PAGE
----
Former Vice President Joseph R. Biden Jr. standing with his son Hunter on Capitol Hill in 2009.CreditCharles Dharapak/Associated Press

Hunter Biden has not been accused of legal wrongdoing related to his work for Burisma, which paid him as much as $50,000 per month in some months for his service on the board of the directors. He said in a statement this year that he never discussed Burisma with his father.

But he has been criticized by government watchdog groups in the United States and Ukraine for what they characterize as the perception of a conflict of interest, and trading on his family name by allowing it to be used to burnish the reputations of Burisma and Mr. Zlochevsky.

Starting in 2012, Mr. Zlochevsky has faced a long series of accusations of money laundering and tax evasion, as well as overseeing the awarding of lucrative gas licenses to his companies while he was the head of the Ukrainian Ministry of Ecology and Natural Resources under the Russia-aligned government of the former president Viktor F. Yanukovych.

When Hunter Biden joined the board of Burisma, he had no experience in Ukraine. He has a professional history including a number of roles that intersected with his father’s political career. When his father represented Delaware in the Senate, Hunter Biden worked with a credit card issuer in the state. He also worked at the Commerce Department under President Bill Clinton and as a lobbyist on behalf of various universities, associations and companies.

Mr. Zlochevsky’s allies were relieved by the dismissal of Mr. Shokin, the prosecutor whose ouster Mr. Biden had sought, according to people familiar with the situation.

Mr. Shokin was not aggressively pursuing investigations into Mr. Zlochevsky or Burisma. But the oligarch’s allies say Mr. Shokin was using the threat of prosecution to try to solicit bribes from Mr. Zlochevsky and his team, and that left the oligarch’s team leery of dealing with the prosecutor.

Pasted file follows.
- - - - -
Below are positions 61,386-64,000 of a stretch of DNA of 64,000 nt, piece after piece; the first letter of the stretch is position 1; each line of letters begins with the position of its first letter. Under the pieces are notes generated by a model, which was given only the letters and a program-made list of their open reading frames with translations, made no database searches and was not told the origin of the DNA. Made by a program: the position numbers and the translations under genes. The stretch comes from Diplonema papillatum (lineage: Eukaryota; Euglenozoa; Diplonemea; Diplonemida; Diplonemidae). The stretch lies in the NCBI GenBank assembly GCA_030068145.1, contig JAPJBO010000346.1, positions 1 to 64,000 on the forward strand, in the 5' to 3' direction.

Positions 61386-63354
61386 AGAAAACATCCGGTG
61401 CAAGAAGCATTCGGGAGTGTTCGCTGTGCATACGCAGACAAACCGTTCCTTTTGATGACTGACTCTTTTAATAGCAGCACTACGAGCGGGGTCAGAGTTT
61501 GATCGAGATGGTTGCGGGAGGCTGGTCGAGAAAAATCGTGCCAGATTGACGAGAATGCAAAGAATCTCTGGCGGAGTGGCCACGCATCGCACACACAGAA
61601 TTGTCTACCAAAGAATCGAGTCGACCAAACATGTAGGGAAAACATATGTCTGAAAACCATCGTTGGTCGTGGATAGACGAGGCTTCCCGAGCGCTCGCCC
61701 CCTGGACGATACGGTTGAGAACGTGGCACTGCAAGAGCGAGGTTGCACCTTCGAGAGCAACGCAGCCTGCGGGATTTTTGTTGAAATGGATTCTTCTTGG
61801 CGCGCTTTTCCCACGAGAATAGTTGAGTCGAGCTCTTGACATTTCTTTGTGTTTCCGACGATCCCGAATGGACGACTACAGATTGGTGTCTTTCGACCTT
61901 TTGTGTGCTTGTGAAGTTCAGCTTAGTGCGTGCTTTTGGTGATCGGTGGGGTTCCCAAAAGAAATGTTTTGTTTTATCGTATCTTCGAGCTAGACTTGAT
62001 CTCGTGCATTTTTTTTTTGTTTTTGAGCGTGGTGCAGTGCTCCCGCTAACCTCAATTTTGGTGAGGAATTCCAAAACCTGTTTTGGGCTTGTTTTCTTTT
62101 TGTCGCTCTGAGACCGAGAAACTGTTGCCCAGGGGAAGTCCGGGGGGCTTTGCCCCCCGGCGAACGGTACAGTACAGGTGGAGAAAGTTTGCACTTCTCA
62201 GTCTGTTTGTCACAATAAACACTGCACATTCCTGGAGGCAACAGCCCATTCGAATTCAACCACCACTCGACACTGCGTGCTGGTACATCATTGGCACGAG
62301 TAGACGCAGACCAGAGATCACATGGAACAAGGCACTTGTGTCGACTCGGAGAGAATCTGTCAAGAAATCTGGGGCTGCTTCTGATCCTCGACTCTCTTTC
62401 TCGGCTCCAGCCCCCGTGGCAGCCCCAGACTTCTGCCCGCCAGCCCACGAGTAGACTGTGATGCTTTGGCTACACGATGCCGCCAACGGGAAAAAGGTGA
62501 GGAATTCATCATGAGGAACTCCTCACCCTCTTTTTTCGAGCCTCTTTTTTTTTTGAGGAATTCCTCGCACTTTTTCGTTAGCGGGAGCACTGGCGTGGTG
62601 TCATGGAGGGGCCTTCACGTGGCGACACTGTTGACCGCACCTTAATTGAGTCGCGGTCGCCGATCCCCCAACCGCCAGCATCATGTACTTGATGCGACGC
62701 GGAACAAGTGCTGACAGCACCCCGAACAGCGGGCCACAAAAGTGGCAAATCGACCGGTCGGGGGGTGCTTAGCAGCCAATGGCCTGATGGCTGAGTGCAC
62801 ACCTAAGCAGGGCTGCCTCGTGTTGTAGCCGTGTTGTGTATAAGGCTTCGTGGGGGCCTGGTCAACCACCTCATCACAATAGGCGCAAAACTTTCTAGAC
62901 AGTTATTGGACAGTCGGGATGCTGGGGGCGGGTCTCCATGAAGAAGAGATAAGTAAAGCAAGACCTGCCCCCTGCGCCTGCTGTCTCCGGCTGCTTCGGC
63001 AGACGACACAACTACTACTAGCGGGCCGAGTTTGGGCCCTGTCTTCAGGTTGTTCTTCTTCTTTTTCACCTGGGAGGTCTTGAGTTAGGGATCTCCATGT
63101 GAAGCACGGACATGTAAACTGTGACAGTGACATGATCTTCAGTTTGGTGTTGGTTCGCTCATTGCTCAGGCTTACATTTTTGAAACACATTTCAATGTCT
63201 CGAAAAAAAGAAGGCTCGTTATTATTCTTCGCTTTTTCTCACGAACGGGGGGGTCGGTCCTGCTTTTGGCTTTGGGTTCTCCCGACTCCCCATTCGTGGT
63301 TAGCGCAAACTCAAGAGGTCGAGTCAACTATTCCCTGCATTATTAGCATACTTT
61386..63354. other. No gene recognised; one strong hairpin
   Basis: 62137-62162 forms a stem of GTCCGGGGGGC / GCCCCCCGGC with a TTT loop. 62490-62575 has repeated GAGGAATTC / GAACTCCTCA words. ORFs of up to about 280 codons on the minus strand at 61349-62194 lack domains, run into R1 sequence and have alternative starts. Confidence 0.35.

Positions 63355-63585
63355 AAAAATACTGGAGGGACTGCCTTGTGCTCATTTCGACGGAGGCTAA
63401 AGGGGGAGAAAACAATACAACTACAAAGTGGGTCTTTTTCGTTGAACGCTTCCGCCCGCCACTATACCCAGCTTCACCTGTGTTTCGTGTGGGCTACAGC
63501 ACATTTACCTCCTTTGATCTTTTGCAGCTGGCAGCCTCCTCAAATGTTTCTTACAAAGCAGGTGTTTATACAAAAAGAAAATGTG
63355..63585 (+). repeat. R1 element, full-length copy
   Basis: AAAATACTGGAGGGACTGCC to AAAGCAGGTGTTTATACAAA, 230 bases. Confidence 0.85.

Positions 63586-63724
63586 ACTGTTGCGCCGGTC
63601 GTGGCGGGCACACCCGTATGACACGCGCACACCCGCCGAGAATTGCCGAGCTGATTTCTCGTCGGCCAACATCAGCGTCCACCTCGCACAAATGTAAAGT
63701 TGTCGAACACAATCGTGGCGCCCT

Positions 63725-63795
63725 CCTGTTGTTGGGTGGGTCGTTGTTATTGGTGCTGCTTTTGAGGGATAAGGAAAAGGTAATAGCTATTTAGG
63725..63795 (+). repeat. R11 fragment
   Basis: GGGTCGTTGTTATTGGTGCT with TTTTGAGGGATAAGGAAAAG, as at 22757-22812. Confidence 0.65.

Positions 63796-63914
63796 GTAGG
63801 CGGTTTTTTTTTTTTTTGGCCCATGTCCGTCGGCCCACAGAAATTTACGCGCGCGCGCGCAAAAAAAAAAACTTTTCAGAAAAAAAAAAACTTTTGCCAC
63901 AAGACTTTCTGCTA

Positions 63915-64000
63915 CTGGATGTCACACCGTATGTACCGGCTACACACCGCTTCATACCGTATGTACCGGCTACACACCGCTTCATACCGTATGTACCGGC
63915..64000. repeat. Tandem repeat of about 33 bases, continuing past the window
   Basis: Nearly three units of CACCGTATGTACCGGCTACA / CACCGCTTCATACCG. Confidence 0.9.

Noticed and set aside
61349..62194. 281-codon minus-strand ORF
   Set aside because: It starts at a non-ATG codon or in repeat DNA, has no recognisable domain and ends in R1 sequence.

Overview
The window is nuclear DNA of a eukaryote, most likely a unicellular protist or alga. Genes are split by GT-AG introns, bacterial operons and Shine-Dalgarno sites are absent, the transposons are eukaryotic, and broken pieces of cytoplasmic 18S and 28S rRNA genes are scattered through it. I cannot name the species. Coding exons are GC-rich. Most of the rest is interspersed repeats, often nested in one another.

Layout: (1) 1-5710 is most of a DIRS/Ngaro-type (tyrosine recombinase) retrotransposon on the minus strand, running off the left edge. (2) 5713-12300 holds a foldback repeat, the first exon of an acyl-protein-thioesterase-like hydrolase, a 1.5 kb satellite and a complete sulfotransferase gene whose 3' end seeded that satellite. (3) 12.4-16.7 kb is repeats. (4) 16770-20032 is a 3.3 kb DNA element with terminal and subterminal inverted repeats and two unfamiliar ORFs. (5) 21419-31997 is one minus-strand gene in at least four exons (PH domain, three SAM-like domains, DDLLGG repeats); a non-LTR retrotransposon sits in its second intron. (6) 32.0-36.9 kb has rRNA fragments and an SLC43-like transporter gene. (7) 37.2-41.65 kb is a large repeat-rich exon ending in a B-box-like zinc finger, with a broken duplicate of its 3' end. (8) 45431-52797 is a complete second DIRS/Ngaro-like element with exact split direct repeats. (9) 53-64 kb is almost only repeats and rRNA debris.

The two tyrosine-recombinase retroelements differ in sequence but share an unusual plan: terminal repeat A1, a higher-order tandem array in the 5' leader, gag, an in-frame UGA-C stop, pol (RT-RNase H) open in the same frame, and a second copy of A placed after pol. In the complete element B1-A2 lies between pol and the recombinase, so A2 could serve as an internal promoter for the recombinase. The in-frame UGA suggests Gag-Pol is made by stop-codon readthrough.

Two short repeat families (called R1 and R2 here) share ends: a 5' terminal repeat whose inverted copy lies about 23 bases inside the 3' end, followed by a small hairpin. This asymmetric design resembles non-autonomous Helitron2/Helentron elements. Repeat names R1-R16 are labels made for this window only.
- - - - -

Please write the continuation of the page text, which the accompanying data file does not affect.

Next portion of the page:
Mr. Shokin was replaced by a prosecutor named Yuriy Lutsenko, whom former Vice President Biden later called “someone who was solid at the time.” Mr. Zlochevsky’s representatives were pleased by the choice, concluding they could work with Mr. Lutsenko to resolve the oligarch’s legal issues, according to the people familiar with the situation.

While Mr. Lutsenko initially took a hard line against Burisma, within 10 months after he took office, Burisma announced that Mr. Lutsenko and the courts had “fully closed” all “legal proceedings and pending criminal allegations” against Mr. Zlochevsky and his companies.

The oligarch, who had fled the country amid investigations by previous prosecutors, was removed by a Ukrainian court from “the wanted list,” and returned to the country.

This year, though, Mr. Lutsenko’s office moved to restart scrutiny of Mr. Zlochevsky.

The Times reported that Mr. Lutsenko had been communicating with Mr. Trump’s personal lawyer, Rudolph W. Giuliani, who has become a leading voice in accusing the Bidens of corruption. And allies of Mr. Biden and Mr. Zlochevsky accuse both Mr. Lutsenko and Mr. Giuliani of injecting politics into the equation.

Ukraine’s new government replaced Mr. Lutsenko last month.

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Pelosi Warns of ‘New Stage’ of Inquiry if Trump Blocks Whistle-Blower Complaint